June 24, 2016
You will all be aware that the UK electorate voted yesterday, by a margin of 52% to 48%, to leave the European Union.
Following that vote, the UK Prime Minister, David Cameron, has announced today that he will step down in October when a new leader of the Conservative party (and, therefore, Prime Minister) will take office.
The referendum does not itself trigger any legal consequences. The actual timing for a UK exit from the EU is uncertain. Whilst Mr. Cameron has indicated that the UK government will not invoke the mechanisms required under the Treaty of Lisbon to trigger negotiations leading to BREXIT until a new administration is in place, the presidents of the EU institutions, in a joint statement issued today, have said that they expect the UK to give effect to the vote "as soon as possible".
We think it unlikely that the UK government will invoke the exit mechanisms under the Treaty of Lisbon until the end of 2016 at the earliest. A departing state invoking those mechanisms will leave the EU, and the EU Treaties will cease to apply to that state, at the end of a two year period following the commencement of exit negotiations (save where that period is extended by unanimous vote of all member states), so it seems unlikely that the UK will actually leave the EU until the end of 2018 at the earliest. This is the mechanism under what is known as Article 50.
There has been intense market activity since the likely result of the vote became clear in the early hours of this morning. Sterling has fallen to a 30-year low against the Dollar, and the UK equities and bonds are volatile, with many UK listed banks and corporates suffering heavy sell-offs. Whilst we expect market conditions to normalise soon, helped by a statement made by the Governor of the Bank of England earlier today (http://www.bbc.co.uk/news/business-36618560), most economists are forecasting a period of uncertainty for the UK economy.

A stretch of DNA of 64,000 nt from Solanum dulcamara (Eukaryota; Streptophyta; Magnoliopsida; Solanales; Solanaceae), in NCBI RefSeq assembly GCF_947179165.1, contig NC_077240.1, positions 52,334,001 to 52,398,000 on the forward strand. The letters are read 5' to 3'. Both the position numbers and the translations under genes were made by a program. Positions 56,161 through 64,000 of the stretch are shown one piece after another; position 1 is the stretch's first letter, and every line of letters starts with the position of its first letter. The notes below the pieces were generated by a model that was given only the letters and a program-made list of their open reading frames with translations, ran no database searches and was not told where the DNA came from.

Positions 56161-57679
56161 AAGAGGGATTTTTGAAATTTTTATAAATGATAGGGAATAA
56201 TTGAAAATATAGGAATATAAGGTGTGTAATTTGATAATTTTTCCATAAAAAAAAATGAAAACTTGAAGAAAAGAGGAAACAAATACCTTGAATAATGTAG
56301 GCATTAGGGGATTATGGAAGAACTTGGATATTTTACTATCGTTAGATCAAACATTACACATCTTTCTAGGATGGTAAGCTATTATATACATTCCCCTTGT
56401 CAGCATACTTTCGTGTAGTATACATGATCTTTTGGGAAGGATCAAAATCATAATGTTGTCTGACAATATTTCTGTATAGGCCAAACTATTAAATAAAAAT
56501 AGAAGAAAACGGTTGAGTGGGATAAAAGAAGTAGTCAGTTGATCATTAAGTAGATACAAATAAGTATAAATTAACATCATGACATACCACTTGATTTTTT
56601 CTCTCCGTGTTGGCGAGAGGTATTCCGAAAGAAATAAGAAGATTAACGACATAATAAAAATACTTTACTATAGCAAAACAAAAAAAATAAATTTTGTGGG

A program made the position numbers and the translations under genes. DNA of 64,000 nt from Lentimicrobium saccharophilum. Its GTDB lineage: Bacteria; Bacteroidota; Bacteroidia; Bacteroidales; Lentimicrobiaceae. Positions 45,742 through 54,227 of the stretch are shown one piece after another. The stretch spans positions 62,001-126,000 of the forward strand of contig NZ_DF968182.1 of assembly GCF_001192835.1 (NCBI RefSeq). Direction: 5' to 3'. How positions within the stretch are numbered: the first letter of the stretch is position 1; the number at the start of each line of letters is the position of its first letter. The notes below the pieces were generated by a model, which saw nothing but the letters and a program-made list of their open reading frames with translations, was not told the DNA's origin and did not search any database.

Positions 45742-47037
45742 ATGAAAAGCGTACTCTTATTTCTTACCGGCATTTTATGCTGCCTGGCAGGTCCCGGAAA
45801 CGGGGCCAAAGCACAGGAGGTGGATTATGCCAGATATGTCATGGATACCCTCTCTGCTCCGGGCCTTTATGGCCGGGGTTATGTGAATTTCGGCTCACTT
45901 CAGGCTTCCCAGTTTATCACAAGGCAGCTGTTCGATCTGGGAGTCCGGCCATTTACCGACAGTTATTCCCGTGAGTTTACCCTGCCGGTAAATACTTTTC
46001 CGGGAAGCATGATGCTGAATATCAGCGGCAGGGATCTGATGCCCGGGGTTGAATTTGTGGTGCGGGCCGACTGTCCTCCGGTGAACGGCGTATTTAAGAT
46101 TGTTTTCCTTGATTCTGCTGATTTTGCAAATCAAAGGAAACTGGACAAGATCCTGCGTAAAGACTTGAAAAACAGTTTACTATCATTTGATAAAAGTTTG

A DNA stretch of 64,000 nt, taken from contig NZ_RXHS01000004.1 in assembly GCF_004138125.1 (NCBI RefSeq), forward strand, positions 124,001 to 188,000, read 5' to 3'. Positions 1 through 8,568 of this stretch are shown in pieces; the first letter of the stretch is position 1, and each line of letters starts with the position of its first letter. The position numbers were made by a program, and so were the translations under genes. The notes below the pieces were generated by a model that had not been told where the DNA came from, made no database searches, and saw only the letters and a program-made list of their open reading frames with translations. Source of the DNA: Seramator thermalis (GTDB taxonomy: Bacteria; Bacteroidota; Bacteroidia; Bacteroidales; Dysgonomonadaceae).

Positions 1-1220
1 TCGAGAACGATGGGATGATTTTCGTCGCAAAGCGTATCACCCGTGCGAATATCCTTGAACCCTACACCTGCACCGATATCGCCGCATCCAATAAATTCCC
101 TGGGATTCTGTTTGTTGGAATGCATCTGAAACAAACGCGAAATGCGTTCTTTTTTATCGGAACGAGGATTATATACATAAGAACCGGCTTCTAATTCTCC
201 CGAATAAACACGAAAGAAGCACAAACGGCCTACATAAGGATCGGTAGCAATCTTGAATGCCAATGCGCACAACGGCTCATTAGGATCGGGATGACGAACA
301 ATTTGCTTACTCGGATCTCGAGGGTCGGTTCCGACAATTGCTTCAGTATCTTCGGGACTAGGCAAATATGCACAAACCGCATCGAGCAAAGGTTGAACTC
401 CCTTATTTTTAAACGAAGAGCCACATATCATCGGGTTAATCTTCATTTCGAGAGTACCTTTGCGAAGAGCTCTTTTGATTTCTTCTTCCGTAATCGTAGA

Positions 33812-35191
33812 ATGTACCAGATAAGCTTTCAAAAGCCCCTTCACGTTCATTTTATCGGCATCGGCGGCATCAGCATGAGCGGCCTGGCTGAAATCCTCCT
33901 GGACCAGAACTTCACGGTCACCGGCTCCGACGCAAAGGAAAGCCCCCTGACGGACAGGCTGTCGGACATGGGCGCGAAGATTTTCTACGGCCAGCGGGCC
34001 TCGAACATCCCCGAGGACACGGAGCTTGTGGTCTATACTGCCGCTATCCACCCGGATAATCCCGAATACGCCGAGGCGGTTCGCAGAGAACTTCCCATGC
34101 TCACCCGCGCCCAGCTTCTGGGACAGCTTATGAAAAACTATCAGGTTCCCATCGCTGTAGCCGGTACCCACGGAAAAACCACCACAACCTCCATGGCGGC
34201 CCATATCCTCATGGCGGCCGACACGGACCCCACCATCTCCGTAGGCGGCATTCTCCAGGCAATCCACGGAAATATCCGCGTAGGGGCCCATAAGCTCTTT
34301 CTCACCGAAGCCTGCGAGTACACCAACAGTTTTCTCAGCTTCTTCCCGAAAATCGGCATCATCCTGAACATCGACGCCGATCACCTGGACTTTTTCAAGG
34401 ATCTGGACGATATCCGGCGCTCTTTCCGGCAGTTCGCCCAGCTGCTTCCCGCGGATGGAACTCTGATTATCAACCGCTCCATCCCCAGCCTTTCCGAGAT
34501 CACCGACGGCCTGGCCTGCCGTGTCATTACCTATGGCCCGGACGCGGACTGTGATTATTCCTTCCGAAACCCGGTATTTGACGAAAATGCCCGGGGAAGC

Whilst no-one can predict the medium to long term implications of the vote and an eventual departure of the UK from the EU, we can be sure that the process of leaving, and the implementation of whatever interim arrangements that precede it, will give rise to multiple complex legal problems which were summarised in our client alert earlier this week. (http://www.gibsondunn.com/publications/Pages/What-Happens-If-the-United-Kingdom-Votes-to-Leave-the-European-Union.aspx).
The immediate consequence for those doing business in the UK is to understand the uncertainties that prevail. On any given transaction, dispute or other project, a range of issues may arise, and it will be important to consider what, if anything, can be done to manage and allocate the risks that now exist. A trajectory towards BREXIT gives rise to issues in many areas – including competition law, merger control, state aid, financial services passporting (and hence, investment funds formation and management), finance and derivatives, contracting generally, dispute resolution and enforcement, public procurement, employment and tax.
We have a partner working group in London (led by Nicholas Aleksander, Patrick Doris, Charlie Geffen, Stephen Gillespie and Ali Nikpay) that has been considering these issues for many months. Please feel free to contact any member of the working group or any of the other London partners mentioned below.
© 2016 Gibson, Dunn & Crutcher LLP
Attorney Advertising: The enclosed materials have been prepared for general informational purposes only and are not intended as legal advice.